- Best Gaming PC Under $1,000: Lenovo Legion 5
- Best Gaming PC Under $1,500: MSI Aegis ZS
- Best Beginner Gaming PC: Acer Nitro 50
- Best Budget Gaming PC: HP Victus 15L
What To Think About Before Purchasing A Pre-Built Gaming PC
The convenience of purchasing something ready to use right out of the box is the main focus when you purchase a pre-built gaming PC from one of the major brands. The intricate details of the system’s construction are less of a concern, but you still need to take important specifications and features into account. We examined pre-built systems that were offered as pre-configured packages for this article. If you already know what specific components you want in your pre-built gaming system, some manufacturers also offer direct sales and self-configure options.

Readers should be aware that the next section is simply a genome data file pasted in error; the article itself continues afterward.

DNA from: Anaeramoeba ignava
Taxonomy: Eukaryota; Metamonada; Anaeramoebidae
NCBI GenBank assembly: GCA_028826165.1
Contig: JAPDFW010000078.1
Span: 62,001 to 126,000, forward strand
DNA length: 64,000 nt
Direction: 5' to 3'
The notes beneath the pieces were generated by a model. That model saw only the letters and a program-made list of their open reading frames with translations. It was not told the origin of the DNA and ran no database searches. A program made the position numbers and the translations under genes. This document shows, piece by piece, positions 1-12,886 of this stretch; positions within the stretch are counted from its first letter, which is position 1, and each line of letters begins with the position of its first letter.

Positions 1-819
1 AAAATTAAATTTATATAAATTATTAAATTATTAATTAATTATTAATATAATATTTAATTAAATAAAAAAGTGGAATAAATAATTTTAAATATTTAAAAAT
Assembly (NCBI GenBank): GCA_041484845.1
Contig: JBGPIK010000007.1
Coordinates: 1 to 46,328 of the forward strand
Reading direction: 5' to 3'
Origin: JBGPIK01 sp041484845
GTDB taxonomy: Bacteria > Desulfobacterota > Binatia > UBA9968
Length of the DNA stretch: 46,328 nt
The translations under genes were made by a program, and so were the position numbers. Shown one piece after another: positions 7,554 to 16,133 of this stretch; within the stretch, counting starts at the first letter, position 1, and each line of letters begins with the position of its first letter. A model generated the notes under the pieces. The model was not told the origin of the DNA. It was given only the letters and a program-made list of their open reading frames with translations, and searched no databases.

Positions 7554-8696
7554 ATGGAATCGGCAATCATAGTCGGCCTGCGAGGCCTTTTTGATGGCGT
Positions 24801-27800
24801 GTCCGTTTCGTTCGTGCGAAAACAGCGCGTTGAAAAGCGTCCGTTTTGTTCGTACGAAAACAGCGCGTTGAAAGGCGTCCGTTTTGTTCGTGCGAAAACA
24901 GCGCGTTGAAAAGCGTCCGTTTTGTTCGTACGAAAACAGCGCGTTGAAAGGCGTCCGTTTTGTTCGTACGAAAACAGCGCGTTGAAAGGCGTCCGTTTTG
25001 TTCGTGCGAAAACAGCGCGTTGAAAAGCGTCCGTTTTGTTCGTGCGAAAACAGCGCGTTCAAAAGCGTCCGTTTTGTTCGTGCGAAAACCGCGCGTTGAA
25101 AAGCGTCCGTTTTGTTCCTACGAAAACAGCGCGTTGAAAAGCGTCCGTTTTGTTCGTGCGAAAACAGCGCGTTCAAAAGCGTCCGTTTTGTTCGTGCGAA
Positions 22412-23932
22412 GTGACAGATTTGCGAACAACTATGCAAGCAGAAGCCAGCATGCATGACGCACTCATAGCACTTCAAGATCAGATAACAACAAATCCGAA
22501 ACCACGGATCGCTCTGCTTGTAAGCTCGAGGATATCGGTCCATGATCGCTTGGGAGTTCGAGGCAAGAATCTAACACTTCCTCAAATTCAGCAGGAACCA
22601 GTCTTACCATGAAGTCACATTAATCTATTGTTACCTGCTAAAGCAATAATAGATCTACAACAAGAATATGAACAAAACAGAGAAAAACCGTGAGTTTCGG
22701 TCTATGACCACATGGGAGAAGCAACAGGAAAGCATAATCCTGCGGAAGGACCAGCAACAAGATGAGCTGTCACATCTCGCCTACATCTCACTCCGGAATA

The CPU, or processor, is the brain of any gaming computer. Although it isn’t as crucial to gaming performance as it once was, it is still significant. You need a modern CPU with at least four cores, such as an AMD Ryzen 3000 or 5000, an Intel 10th, 11th, or 12th generation CPU. This usually refers to Intel Core i5 or AMD Ryzen 5 and higher.
With high-end systems focusing on the Intel Core i7-12700K and Core i9-12900K or AMD Ryzen 5 5800X and Ryzen 7 5800X3D, great mid-range CPU options include the Ryzen 5 5600X and the Intel Core i5-12600K.